Memories of World War 1
A Hundred Years On by Faye Erskine
On June 7th 1915 my uncle Flight Sub Lieut. Reginald Warneford became the first person to shoot down a Zeppelin airship. This was over Belgium and over the years it was always Leefe Robinson who was remembered as he brought down the first one over England in 1917. Rex was posted to No 1 Squadron R.N.A.S Dunkirk. Operations were carried out from the adjacent airfield at St.Pol. One of the jobs of No.1 Squadron was to prevent Zeppelins from reaching England. On the evening of the 6th June a telephone call came directly from the Admiralty that three Zeppelins were returning to base.
It was after midnight that Rex took off in the Morane Saulnier Type L and gave chase. He caught up with the Zeppelin and was immediately fired on. It then became a waiting game and when the moment came he pulled hard on the stick and climbed to 11,000 ft. He then released the first bombs and after a second go the explosion was so great that it turned his plane over and threw it high into the air.
He finally landed in enemy territory and managed to start the plane again using his cigarette holder to join the two pipes and returned to base. It was here that he later heard that he had received the VC by telegram from the King. He was also to receive the Legion of Honour from Monsieur Mitterand who pinned his own medal on Rex’s tunic.
On his return to duty he was instructed to fly a new Henry Farnham biplane back to Dunkirk. After the test flight Rex was asked to take a leading American magazine writer to fly with him. Rex banked at 2,000ft to start landing and the plane went into a spin. Both occupants who were not strapped in fell, and Needham was found dead and Rex was unconscious and terribly injured. He died in hospital. The funeral was to be at the hospital Chapel and he was to be interred in the hospital grounds. This was countermanded and Rex’s body was sent back to England. The coffin arrived at Victoria Station and from there was placed on a gun carriage. The gates of Brompton Cemetery were opened to allow the cortege through and closed before the spectators could come in. At 4.00 the next day the coffin was placed on the gun carriage and his mother and two sisters were at the grave. Before the grave a firing party of 50 stood with arms reversed and heads bowed. They had given him a funeral fit for a prince and 50,000 looked on and he became the country’s hero as he had proved the Zeppelins were not invincible.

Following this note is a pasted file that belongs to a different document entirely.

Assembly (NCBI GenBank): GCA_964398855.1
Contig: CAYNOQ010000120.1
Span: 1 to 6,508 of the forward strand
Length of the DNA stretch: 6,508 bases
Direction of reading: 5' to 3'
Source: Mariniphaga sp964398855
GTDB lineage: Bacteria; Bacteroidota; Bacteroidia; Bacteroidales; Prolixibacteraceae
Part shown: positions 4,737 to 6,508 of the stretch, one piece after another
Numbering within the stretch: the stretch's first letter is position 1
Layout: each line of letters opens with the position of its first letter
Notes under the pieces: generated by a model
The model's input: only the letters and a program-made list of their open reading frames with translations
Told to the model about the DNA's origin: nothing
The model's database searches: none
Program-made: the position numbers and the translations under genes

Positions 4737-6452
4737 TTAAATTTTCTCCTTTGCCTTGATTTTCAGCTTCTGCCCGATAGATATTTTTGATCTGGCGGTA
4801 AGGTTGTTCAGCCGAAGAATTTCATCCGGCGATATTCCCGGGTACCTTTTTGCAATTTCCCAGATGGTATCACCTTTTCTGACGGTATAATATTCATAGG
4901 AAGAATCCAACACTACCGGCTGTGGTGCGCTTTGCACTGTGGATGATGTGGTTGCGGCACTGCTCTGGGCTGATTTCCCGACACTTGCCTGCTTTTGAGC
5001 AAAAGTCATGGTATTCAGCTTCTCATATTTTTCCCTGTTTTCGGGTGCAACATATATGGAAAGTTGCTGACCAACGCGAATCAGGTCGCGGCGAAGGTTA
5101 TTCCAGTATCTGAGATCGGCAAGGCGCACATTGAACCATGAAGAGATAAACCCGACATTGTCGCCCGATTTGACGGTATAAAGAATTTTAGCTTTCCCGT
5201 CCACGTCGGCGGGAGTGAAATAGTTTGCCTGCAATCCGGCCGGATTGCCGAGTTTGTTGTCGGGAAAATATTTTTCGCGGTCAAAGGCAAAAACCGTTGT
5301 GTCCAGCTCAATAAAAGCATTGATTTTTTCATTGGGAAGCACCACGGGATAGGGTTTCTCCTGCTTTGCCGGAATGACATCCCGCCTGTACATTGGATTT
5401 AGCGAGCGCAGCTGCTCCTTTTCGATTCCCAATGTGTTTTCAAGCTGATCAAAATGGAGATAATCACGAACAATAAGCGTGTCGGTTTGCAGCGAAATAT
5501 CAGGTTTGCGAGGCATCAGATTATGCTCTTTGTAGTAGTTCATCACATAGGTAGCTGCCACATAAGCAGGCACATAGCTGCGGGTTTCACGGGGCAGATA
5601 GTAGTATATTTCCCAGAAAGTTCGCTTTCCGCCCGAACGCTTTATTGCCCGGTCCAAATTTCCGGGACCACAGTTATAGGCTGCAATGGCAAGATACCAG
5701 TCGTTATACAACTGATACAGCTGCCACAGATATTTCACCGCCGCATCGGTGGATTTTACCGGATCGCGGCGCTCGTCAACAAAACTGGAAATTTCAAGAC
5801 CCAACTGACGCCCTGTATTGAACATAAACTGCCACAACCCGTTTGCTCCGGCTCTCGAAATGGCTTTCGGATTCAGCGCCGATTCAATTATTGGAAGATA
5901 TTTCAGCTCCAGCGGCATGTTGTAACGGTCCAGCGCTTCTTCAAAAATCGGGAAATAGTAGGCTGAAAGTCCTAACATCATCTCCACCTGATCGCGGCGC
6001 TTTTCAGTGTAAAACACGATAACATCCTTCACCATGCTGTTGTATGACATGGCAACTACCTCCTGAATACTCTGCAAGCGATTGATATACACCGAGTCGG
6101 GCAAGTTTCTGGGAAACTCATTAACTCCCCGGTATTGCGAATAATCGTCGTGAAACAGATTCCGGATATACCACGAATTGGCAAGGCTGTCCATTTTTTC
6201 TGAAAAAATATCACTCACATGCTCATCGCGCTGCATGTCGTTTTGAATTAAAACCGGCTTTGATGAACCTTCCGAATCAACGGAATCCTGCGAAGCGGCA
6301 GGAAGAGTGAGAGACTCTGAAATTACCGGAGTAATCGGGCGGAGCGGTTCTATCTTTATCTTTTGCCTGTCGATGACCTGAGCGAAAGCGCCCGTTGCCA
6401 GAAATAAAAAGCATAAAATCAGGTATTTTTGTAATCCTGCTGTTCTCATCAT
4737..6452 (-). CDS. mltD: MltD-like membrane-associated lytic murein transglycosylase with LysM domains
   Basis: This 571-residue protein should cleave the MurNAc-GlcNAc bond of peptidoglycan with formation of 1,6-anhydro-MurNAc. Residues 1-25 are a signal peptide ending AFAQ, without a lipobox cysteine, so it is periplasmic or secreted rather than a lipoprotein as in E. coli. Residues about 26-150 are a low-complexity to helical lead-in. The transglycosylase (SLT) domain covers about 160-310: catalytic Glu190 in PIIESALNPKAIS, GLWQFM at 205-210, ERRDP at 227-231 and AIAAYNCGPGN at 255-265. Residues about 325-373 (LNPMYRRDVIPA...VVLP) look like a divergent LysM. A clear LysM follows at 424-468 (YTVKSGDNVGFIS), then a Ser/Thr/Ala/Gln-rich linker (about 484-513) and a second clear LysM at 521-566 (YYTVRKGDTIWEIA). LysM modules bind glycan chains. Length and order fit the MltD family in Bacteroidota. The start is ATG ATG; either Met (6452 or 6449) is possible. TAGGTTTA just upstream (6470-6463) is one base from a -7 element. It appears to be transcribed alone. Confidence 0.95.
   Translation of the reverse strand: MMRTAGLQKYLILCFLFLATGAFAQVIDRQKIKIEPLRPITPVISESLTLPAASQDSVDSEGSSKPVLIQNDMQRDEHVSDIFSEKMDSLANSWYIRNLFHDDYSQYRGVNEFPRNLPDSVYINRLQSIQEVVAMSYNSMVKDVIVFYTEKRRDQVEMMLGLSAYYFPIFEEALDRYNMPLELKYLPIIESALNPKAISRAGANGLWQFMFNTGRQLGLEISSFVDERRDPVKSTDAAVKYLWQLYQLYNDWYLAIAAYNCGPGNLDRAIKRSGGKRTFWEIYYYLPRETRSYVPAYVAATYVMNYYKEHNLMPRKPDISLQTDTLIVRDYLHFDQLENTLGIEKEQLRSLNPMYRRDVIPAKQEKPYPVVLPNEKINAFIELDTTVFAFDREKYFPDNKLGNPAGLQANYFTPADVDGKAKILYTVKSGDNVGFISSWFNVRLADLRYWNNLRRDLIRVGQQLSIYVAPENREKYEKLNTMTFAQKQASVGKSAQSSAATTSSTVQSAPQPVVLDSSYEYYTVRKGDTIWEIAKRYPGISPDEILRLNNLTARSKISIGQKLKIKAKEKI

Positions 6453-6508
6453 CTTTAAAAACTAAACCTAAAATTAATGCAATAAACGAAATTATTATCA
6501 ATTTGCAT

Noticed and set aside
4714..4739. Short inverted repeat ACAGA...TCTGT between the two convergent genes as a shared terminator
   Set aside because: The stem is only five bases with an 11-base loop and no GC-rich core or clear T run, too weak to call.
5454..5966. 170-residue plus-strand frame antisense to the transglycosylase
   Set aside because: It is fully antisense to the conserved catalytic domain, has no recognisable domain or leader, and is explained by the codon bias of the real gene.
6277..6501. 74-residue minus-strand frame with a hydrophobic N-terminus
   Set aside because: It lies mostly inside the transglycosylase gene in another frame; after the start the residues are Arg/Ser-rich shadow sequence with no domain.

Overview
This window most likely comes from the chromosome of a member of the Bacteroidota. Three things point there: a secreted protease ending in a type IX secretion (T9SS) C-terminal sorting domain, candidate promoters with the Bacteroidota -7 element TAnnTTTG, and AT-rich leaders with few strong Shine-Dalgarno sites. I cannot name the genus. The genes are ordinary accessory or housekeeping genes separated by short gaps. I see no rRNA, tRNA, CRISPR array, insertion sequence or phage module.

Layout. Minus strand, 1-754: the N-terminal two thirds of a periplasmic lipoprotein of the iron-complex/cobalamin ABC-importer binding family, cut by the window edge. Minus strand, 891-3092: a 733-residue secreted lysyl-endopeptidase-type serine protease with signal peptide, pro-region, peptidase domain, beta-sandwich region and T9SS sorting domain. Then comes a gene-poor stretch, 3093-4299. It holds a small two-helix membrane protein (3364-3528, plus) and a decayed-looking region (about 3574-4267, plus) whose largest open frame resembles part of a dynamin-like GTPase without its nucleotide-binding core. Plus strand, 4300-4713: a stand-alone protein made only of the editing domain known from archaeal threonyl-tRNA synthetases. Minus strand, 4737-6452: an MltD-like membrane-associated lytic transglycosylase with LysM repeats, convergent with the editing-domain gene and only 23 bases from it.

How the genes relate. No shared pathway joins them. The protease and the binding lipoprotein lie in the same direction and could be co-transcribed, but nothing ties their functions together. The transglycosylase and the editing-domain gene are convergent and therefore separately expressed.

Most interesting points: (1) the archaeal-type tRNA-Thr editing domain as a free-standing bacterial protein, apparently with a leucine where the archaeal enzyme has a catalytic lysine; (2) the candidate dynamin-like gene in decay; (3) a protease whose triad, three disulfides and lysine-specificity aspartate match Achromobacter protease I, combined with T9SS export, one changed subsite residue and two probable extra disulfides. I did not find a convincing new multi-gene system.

On May 3rd and 16th 2015 celebrations are to take place at Highworth, Wiltshire, the original home of the Warnefords where the Warneford Chapel is within St. Michael and All Angels Church and where there will be talks on the action that won the VC for Rex and on the building of the replica aeroplane by the people who built it. They will also be placing the Commemorative V.C. paving stone, on a date nearer the 7th June. On June 7th 2015 in Gent in Belgium there will be a major commemoration and inauguration of some of the text plates and the replica of the plane.
On June 8th the date he received the VC by telegram from the King there will be a special celebration at King Edward VI School in Stratford upon Avon where Rex was at school. Here the commemorative Victoria Cross paving stone will be placed inside the Archway to the Guildhall near the chapel. There will also be a guard of honour and a fly past and an exhibition in the Guildhall as part of the commemoration.
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